With the announcement that Max Talbot has been placed on waivers, it appears that the Boston Bruins’ roster is finally taking shape. The 31-year-old winger was acquired from the Colorado Avalanche at last year’s trade deadline. While the seasoned veteran was popular amongst Bruins fans alike, he appears to have lost his roster spot to two young guns in Boston’s system (Joonas Kemppainen and Tyler Randell) and tough-guy Zac Rinaldo, who the Bruins acquired via trade this past off-season.
Joining Talbot on waivers is Jeremy Smith, who looks to have lost the battle for the backup goaltending spot to Jonas Gustavsson. Gustavsson was brought in on a professional tryout basis and signed a $700,000 contract with Boston on October 4.
It’s fair to assume that the Bruins’ top two lines will be unaffected by any further roster cuts. Their top line likely consisting of David Krejci at center with newcomer Matt Beleskey and 19-year-old David Pastrnak on the wings. The Bruins’ second line will probably look a little something like this: Patrice Bergeron between Brad Marchand and Loui Eriksson.
With the majority of forward spots locked up for the team, a giant question mark still remains on the defensive end of the roster, as Zdeno Chara is day-to-day and Dennis Seidenberg will miss eight weeks after undergoing back surgery.
Tuukka Rask, once considered one of the top three goaltenders in the NHL, aims to have a bit of a bounceback season for Boston. Rask managed a goals-against average of 2.30 last season, which was the worst since the 2010-2011 season. Some attribute Rask’s subpar performance to the fact that he played 70 out of 82 regular season games, only nine short of the record for most regular season games played by a goalie set by Grant Fuhr in 1995-1996.
Matt Irwin, a defenseman who Boston questionably signed to a one-year deal this off-season, scored two goals in his first game with the Bruins and continued to impress for the duration of the preseason, securing his spot in the Bruins’ opening day starting lineup.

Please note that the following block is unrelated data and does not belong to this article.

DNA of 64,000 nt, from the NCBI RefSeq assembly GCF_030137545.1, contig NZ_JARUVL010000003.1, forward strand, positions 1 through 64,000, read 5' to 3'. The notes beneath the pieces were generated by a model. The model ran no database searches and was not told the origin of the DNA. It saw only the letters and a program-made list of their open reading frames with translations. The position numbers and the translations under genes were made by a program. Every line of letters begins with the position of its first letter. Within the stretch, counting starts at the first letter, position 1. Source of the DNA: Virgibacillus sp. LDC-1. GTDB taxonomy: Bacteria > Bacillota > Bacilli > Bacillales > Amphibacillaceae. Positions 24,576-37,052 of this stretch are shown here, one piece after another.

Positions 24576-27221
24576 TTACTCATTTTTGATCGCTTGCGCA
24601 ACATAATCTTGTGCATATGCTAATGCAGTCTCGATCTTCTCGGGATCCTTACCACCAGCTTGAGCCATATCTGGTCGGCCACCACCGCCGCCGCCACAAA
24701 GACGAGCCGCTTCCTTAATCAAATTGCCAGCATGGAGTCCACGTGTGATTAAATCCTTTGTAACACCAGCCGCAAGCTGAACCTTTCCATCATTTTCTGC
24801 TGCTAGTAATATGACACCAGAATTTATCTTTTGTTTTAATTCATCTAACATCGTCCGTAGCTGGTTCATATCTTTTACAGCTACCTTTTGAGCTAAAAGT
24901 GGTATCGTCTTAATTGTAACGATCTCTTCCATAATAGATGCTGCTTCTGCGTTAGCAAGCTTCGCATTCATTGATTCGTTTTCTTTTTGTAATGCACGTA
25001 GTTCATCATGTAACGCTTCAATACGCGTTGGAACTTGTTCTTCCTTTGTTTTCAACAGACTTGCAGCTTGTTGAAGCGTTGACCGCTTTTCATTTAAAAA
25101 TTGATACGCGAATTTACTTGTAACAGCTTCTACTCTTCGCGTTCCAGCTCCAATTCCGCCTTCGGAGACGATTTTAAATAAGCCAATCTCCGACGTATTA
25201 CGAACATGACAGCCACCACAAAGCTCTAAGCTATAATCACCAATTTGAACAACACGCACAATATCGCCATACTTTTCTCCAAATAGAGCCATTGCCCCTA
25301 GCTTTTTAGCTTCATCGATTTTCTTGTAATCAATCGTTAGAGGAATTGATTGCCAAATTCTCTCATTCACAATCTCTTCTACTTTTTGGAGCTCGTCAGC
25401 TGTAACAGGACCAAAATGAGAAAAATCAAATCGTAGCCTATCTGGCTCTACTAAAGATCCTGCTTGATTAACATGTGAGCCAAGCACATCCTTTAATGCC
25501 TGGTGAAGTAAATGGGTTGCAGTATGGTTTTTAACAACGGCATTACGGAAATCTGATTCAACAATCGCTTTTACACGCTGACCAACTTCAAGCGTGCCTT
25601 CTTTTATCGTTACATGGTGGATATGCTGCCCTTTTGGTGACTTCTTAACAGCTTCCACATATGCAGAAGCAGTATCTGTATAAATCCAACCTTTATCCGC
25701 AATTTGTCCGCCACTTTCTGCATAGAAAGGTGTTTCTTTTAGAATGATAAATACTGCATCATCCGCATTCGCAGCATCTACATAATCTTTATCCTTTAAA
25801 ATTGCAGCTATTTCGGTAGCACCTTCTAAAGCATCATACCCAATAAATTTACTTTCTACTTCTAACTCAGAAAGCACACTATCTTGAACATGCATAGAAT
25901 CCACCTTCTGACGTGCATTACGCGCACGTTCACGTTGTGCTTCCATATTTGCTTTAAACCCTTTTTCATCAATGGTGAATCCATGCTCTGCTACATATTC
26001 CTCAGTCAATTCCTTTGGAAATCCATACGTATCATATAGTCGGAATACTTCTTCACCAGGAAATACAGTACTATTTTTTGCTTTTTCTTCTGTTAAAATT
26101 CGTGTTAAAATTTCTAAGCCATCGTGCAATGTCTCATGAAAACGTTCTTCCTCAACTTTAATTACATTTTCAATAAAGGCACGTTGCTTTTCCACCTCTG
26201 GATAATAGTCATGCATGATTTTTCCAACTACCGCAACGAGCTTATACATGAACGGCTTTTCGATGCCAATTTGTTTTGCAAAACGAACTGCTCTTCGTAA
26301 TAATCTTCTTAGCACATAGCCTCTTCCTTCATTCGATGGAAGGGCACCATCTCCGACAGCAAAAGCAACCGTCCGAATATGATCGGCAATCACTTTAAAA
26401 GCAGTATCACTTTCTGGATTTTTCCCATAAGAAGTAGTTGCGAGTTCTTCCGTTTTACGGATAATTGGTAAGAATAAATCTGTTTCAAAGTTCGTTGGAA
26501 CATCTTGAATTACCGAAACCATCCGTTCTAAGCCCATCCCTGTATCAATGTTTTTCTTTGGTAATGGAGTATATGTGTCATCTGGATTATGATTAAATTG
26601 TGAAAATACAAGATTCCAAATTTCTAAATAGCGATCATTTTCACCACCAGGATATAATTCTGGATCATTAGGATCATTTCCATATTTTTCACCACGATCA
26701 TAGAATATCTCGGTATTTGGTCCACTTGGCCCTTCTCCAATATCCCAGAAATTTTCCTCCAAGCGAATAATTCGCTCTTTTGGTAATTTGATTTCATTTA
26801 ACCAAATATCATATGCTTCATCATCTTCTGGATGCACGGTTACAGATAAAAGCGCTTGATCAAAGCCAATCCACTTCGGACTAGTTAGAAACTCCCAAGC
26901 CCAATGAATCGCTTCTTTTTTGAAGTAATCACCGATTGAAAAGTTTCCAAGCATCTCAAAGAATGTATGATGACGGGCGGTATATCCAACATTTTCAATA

Arguably the most notable acquisition for the Bruins this off-season was forward Matt Beleskey. Beleskey had a successful campaign in 2014-2015 with the Anaheim Ducks, where he tallied 22 goals and 10 assists, and led the Ducks to the Western Conference Final where they lost in seven games to the Chicago Blackhawks.
The Boston faithful are hoping that Beleskey will be that scoring threat that the black and gold have lacked in past years. If he can build upon his 22 goals from last season, he will surely be a legitimate threat on the wing, especially alongside the playmaking David Krejci.
After missing the playoffs last season for the first time since the 2006-2007 season, the Bruins are aiming to reassert themselves as a competitive squad coming out of the Eastern Conference, but an extremely youthful and inexperienced roster might hinder Boston from reaching the playoffs and making a run towards their seventh Stanley Cup championship.
Scott Burnside of ESPN.com writes that although the Bruins were eliminated from postseason play last year, they may benefit from the extra time off. Burnside agrees that the defensive end of the Bruins’ roster is a question mark, but still pegs Boston as a playoff team for the 2015-2016 season.
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